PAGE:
Food Not Bombs Feeds Hungry on Sundays on Ponce in Midtown
(APN) ATLANTA — The Atlanta Chapter of Food Not Bombs is about to celebrate two years of feeding hungry people on Ponce de Leon Avenue each Sunday at 1:30pm, on the sidewalk near the Whole Foods and Home Depot shopping center.
That means they have served at this location alone about 100 times. They serve about fifteen people each Sunday these days, although it used to be more like thirty.
Dell “Earthworm” MacLean, 31, helped to organize the Sundays on Ponce feeding after coming to town and having been involved with other chapters of Food Not Bombs around the US.
Other young activists who help organize the Sundays on Ponce include Erika Boyd, Vincent Castillenti, Jenell Holden, Marlon Kautz, and Jose Sanchez.
The meals they serve are completely vegetarian, include items like fresh fruit, steamed vegetables, salad, diced potatoes, diced sweet potatoes, fruit smoothie, corn on the cob, and pie.
While the private security guards at the shopping center once asked them to move, the activists have not been bothered since the Atlanta Police clarified for the shopping center that the activists had a right to be on the sidewalk.
The Sundays on Ponce started in September 2009. In addition, there is a feeding on Wednesdays in Hurt Park downtown at 5pm, which has been going on longer.
The organizers of the Hurt Park feeding have not been so fortunate with police; Georgia State University security guards have reportedly been trying to break up the feedings.
Incidentally, Food Not Bombs activists in Orlando, Florida, are locked in a legal battle with the City there over whether they have the right to feed hungry people in public spaces. It has not yet come to that in Atlanta.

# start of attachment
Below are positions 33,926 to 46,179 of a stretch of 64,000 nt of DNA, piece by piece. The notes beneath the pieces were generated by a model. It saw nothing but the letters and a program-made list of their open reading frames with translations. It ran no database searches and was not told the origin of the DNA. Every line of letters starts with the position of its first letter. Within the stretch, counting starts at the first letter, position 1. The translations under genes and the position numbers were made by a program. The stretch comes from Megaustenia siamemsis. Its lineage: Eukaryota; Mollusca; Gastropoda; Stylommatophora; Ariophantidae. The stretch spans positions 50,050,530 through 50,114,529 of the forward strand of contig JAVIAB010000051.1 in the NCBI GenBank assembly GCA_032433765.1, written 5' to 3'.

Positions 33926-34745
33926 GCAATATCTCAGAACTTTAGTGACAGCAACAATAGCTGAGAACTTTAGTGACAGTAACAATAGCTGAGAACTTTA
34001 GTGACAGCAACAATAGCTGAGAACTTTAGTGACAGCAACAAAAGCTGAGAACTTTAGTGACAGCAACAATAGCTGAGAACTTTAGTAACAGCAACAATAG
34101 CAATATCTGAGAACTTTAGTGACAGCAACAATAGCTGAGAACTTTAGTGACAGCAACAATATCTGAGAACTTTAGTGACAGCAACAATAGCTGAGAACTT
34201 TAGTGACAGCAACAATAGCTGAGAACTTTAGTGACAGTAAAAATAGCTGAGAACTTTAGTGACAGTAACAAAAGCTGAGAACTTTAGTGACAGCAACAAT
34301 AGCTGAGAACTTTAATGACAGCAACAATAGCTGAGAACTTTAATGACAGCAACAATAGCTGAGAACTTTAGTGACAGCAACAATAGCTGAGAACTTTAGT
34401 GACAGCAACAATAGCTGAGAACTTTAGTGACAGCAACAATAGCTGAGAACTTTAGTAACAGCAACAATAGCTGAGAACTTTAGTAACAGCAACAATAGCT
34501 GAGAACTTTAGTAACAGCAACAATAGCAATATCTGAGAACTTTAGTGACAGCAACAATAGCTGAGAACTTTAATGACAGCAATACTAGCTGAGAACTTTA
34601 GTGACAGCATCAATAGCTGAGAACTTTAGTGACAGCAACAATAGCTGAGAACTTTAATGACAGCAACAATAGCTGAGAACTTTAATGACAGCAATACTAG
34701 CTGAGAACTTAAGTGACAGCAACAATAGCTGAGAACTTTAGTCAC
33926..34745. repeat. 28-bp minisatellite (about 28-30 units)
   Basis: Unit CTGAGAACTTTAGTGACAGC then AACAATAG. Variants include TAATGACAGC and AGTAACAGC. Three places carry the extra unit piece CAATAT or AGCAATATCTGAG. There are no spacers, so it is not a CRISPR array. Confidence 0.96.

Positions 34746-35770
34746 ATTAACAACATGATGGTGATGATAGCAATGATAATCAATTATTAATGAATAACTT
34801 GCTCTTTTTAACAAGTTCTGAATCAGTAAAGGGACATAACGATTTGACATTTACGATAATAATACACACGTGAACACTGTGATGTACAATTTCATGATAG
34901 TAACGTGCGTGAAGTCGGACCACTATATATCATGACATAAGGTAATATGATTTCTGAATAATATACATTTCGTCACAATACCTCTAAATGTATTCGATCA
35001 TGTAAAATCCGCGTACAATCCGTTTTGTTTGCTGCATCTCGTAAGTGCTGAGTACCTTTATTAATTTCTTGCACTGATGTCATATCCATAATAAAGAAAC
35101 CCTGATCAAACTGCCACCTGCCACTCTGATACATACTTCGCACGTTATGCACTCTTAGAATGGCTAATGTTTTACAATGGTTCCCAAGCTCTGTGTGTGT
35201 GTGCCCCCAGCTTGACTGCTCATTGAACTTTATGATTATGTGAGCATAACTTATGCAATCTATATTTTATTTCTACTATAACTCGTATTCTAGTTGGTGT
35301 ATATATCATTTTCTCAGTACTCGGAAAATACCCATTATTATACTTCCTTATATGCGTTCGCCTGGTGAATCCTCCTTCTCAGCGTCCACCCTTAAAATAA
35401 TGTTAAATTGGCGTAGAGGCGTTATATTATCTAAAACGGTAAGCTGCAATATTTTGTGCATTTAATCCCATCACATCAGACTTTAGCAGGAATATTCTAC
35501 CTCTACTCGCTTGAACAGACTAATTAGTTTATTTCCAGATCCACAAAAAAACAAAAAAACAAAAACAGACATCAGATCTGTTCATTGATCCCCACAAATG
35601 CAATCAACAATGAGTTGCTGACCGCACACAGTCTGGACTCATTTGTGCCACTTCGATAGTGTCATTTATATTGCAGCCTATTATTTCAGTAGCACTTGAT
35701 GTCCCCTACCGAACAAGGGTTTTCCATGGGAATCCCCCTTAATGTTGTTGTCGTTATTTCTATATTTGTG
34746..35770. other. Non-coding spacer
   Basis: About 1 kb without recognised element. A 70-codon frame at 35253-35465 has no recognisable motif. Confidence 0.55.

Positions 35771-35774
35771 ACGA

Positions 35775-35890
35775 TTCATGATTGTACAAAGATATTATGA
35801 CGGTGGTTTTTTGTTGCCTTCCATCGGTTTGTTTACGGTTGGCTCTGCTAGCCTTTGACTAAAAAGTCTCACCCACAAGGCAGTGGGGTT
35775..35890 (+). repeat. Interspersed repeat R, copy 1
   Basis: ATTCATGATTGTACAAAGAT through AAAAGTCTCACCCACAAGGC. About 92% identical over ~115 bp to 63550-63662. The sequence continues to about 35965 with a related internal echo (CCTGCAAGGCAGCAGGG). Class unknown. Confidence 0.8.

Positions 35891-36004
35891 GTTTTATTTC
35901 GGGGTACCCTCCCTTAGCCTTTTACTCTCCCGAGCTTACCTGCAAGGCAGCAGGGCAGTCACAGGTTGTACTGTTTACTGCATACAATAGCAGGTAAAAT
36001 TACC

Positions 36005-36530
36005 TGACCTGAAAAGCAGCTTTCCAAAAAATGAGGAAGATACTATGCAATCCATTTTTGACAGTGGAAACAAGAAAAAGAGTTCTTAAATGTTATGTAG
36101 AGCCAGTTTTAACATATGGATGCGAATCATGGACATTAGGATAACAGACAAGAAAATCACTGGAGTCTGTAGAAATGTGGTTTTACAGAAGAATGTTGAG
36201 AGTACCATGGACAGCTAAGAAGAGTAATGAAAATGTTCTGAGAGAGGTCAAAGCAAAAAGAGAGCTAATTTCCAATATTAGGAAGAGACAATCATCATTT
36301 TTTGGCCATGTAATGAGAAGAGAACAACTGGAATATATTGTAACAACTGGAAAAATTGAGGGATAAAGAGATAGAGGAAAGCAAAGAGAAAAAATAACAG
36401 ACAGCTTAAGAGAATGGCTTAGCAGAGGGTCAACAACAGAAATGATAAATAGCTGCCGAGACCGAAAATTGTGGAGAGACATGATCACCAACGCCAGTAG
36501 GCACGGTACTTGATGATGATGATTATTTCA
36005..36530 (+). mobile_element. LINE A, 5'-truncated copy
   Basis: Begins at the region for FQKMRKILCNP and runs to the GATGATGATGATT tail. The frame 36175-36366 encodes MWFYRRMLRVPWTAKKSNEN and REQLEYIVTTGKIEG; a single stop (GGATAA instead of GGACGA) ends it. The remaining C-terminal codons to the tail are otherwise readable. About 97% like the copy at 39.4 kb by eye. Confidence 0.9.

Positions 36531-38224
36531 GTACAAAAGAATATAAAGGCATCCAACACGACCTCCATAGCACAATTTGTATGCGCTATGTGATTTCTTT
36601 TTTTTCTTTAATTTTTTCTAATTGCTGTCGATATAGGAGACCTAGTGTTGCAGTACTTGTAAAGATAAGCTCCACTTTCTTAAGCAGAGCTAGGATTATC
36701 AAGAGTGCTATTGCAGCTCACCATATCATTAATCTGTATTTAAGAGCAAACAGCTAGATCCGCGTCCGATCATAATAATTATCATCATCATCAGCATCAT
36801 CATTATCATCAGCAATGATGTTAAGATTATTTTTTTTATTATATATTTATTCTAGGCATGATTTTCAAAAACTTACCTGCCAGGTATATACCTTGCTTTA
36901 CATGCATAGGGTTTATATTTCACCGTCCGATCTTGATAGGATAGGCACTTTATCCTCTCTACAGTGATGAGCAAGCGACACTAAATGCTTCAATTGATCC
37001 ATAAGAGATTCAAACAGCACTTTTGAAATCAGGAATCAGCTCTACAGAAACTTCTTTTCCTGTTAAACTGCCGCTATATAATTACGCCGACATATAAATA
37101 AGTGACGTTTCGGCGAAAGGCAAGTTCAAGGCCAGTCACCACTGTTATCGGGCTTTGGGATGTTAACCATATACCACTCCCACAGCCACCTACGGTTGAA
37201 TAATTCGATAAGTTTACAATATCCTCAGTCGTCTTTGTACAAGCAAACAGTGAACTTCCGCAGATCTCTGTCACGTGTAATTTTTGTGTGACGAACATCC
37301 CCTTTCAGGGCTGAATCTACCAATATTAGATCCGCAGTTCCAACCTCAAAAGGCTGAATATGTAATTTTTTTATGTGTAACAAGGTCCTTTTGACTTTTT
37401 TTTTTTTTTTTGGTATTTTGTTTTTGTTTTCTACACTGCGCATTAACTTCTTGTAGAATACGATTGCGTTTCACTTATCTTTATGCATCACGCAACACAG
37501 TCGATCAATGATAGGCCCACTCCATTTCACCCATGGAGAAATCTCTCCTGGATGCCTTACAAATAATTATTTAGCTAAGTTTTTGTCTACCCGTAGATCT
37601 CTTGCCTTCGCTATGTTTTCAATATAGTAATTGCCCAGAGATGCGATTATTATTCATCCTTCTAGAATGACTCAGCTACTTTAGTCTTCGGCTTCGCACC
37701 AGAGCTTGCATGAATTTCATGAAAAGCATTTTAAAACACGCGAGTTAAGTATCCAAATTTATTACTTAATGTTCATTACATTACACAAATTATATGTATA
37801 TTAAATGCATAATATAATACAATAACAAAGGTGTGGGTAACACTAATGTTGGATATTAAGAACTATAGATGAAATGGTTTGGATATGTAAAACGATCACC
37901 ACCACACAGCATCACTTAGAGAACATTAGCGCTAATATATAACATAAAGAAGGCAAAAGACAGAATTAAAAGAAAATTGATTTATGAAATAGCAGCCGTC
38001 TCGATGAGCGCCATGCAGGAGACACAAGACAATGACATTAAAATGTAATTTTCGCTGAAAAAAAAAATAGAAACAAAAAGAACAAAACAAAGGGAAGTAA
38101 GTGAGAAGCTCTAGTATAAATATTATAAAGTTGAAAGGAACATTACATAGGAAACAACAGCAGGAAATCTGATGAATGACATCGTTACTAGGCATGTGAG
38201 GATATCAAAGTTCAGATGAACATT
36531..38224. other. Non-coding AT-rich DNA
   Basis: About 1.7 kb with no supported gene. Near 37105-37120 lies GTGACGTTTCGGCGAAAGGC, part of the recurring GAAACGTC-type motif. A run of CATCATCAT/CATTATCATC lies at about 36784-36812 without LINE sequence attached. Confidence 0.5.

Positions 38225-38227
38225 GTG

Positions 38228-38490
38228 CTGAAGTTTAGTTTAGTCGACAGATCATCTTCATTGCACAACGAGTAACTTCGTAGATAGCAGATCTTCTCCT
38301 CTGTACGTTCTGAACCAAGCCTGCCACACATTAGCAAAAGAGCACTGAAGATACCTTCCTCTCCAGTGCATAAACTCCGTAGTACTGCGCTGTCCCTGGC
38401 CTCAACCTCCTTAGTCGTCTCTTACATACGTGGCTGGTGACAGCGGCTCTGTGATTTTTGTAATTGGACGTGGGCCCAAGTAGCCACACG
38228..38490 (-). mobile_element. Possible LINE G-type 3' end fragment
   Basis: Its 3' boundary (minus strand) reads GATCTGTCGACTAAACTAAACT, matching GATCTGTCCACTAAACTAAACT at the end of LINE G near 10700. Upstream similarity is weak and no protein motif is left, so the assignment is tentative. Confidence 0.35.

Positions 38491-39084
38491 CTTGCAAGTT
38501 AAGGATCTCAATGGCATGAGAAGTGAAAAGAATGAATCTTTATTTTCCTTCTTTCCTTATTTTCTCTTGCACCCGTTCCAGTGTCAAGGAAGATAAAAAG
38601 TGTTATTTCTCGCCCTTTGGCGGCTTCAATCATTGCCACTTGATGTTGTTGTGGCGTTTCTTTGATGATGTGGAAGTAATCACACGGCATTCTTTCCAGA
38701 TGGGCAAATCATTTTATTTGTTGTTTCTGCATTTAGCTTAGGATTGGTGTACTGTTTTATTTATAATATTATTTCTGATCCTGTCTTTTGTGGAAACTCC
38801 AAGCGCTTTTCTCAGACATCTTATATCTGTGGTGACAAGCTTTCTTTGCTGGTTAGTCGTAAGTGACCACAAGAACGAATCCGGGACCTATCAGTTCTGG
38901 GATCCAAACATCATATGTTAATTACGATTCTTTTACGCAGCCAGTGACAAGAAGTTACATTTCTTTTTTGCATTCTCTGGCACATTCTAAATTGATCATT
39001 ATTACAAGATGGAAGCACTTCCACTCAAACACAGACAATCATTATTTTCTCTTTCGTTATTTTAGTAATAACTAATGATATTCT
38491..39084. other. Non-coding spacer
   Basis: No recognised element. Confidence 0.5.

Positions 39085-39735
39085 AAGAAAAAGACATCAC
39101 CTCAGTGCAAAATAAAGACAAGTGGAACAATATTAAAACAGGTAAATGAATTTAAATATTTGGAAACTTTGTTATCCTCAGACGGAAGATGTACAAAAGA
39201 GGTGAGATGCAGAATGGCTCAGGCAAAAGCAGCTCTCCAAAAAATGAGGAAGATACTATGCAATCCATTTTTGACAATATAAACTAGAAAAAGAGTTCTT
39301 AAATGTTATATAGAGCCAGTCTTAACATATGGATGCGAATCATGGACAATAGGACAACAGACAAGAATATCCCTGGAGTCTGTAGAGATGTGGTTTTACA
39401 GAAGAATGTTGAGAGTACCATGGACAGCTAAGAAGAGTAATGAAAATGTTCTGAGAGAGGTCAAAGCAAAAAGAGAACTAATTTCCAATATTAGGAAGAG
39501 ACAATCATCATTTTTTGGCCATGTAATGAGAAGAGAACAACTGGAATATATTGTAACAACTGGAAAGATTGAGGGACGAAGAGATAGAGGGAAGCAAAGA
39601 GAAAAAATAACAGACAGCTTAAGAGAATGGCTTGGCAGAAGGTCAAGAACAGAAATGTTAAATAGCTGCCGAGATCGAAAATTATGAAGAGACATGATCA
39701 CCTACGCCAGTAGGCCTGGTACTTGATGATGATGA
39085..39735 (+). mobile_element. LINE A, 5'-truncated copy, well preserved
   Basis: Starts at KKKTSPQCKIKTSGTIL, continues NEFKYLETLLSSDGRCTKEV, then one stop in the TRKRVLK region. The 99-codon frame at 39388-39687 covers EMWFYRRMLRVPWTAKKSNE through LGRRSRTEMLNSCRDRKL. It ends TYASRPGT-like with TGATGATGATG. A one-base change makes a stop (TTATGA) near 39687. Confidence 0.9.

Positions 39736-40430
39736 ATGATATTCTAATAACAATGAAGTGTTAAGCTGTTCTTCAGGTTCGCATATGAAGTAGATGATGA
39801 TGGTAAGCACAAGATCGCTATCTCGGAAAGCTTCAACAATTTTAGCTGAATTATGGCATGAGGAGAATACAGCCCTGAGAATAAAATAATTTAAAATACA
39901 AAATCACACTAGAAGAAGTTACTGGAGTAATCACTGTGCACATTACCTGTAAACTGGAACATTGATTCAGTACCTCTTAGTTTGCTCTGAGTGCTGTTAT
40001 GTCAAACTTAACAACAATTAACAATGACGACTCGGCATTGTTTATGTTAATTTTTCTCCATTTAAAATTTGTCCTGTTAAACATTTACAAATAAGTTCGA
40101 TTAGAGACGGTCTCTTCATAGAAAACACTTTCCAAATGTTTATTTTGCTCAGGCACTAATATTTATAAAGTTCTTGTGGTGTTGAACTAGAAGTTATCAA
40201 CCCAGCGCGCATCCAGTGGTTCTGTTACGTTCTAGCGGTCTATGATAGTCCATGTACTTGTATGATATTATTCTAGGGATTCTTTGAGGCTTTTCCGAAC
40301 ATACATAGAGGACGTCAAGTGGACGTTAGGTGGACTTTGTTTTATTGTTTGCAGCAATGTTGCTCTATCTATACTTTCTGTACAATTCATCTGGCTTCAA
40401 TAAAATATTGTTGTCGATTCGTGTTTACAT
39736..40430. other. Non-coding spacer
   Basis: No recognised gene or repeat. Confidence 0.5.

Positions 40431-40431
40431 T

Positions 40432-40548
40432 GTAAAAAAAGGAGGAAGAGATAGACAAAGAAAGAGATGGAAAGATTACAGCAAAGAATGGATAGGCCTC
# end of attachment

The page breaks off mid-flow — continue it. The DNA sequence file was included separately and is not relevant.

During the 1990’s in Atlanta, there had been a feeding in Little Five Points, but that one was moved to Hurt Park.
“Food Not Bombs is kind of a two-tiered thing. First of all, it’s giving people food and that’s important, especially now given the economic crisis. But the second thing is we are creating camraderie, we’re building community, we’re building friendships with people that are out there working. They know how the system hurts people,” she said.
“By doing this free meal we are showing how things could be, we’re sort of demonstrating how a gift economy could look like – where no one would go hungry. What if we emphasize human needs over systems of violence and oppression?”
The FNB Atlanta group gets the food they use for the feedings from a local food charity that, among other things, ascribes to the belief of hedonism or pleasure. This charity also provides food to several organizations which help homeless and hungry people, including the Open Door Community, which is also on Ponce.
The FNB Atlanta group also provides boxes of foods through networks of community elders, as well as by showing up in neighborhoods, and saying, “Who wants some food?” according to MacLean.
Bob Darby started the first Atlanta chapter on FNB in 1995 and served homeless and hungry individuals in Atlanta for 11 years. For ten of those years, Darby cooked the meals out of his own home.
Around 2006, Darby began winding down as a FNB organizer; the Little Five Points feedings moved to Hurt Park; and new organizers took over. Darby served as a volunteer until eventually retiring.
If you would like to volunteer or assist FNB Atlanta please email email@example.com or call 404 939 7699.
(END / 2011)